Students, public say goodbye to Niles school
NILES – It was a bittersweet farewell as students and teachers – both current and former – walked through the halls of old Niles McKinley High School one last time.
“It was like four years of my life. It was friends and life … it was just home,” said 2012 graduate Danielle Lee, 19, who was relaxing outside the front entrance, catching some fresh air.
The new high school, a 125,000-square-foot facility at 616 Dragon Drive, will open for classes today with a flag-raising ceremony at 9 a.m.
“The new building is beautiful. It seems like a timely move,” said interim Superintendent Frank Danso, who was greeting people as they walked through the old school.
“It’s been a very nice mood. The excitement is very high. It’s going to be the most exciting when these students walk through the doors for the first time,” he said.
“A lot of memories here. I hate to see it go, but it’s better for the kids to get a new one,” said 1989 graduate Sueanne Stanley, 43.
Stanley’s son, a 10th-grader, will be one of many students making the move to the new building.
“He’s afraid he’s going to get lost in the new school … but I think they’re just ready for something new,” she said, adding that one of her friends, a teacher, also will be making the move.
“I never thought that when this place was new, I’d be here watching it get torn down,” said former science teacher and 1962 graduate Jim Amick, 68. “I taught here for 33 years.”
Amick reminisced about being a student and growing up three blocks from the old building, and said some of his most enjoyable memories are from being a teacher and seeing his former students go on to become police officers, bankers and restaurant employees – some even trying to sell him time shares in Florida, he said with a smile.
“I hardly go out without talking to a former student. That’s probably the most enjoyable part as a retired teacher,” he said.
Although he will miss the halls of his old school, Amick said it is an example of days gone by.
“It was (built) in the real heydays of Niles. Everything was good and the community was still good. Back in the ’50s and early ’60s, there were good jobs here. It was just a different time. It’s been a great place,” he said.
Class of 1969 graduate Charles Ring, 61, said although he holds more bad memories than good of his old school, he couldn’t pass up seeing it one last time as he peered through the window of the principal’s office.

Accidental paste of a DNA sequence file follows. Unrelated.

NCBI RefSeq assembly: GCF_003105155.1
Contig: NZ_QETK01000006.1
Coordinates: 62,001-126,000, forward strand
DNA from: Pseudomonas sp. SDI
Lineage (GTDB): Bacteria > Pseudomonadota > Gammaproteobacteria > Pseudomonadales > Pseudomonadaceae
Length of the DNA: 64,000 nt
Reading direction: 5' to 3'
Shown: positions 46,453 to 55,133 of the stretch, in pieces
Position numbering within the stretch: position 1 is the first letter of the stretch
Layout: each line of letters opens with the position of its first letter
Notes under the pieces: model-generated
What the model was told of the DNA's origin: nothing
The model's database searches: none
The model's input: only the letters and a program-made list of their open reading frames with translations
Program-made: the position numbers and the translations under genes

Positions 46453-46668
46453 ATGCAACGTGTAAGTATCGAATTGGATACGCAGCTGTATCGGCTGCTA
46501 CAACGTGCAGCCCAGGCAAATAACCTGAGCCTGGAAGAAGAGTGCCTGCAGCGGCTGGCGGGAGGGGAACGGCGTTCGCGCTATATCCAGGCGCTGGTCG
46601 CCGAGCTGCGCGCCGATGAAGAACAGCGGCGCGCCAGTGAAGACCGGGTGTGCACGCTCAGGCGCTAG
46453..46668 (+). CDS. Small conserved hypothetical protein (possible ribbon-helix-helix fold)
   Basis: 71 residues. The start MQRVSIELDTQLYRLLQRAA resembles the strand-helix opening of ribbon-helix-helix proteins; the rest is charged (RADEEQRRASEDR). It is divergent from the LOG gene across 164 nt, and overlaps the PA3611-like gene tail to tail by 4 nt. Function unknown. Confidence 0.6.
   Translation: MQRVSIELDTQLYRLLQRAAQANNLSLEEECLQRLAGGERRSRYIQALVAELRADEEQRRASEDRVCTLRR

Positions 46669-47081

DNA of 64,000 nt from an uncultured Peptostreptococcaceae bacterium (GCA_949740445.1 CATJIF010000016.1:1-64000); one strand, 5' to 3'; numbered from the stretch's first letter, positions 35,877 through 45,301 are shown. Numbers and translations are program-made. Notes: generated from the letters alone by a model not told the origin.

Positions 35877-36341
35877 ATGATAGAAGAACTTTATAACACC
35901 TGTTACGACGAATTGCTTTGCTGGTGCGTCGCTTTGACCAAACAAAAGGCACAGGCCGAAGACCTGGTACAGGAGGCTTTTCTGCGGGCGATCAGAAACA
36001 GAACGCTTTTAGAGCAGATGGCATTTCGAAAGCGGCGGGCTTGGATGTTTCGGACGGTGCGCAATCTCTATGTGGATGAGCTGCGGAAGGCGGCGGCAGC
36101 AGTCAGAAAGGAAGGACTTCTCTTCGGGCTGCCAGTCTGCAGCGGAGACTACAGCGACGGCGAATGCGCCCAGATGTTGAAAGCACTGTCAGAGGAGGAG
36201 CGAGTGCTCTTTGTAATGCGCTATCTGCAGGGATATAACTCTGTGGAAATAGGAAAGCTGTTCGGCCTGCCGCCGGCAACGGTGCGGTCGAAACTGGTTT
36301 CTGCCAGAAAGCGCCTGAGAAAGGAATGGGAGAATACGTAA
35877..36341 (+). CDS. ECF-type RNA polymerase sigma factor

“I remember being called into that office. It was 45 years ago,” he said, adding that it likely was due to having an argument with another student.
“This building looks just like I left it in 1969. It looks great. It looks like it could easily last another 50 years,” he said, although he noted some changes had been made to room 205 upstairs, which is located in an area near the radio room that he was particularly fond of.
“After all these years, I still have dreams about this building,” he said.
Class of 2002 graduate Dawn Gasser, 29, was looking for the classroom where she had a cooking class.
“Just getting one final look before they tear it down,” she said.
Although she will miss the school, she said she won’t miss how hot it was or how packed the hallways got.
“The air was never on, and when you walked through the halls, there were so many people you were squished walking through. (The new school) is much needed,” she said.
Lynn McLean Young, a 1964 graduate, said the school was bigger than she remembered.
“There are extra rooms that I don’t remember, and the cafeteria doesn’t look the same; it’s twice as big as it was when I was here,” she said.
“The pillars up front are crumbling. It’s sort of sad to see it in this state. It was not 10 years old when I was here. Everything was shiny and new,” she said. But “it’s fun to walk down memory lane.”
The new facility cost around $23 million, the majority of which was funded through the Ohio Schools Facility Commission.
Voters approved a 5.3-mill bond issue in 2008 to pay its 29 percent share of construction and maintenance of the high school and two elementary schools, a project totaling $62 million.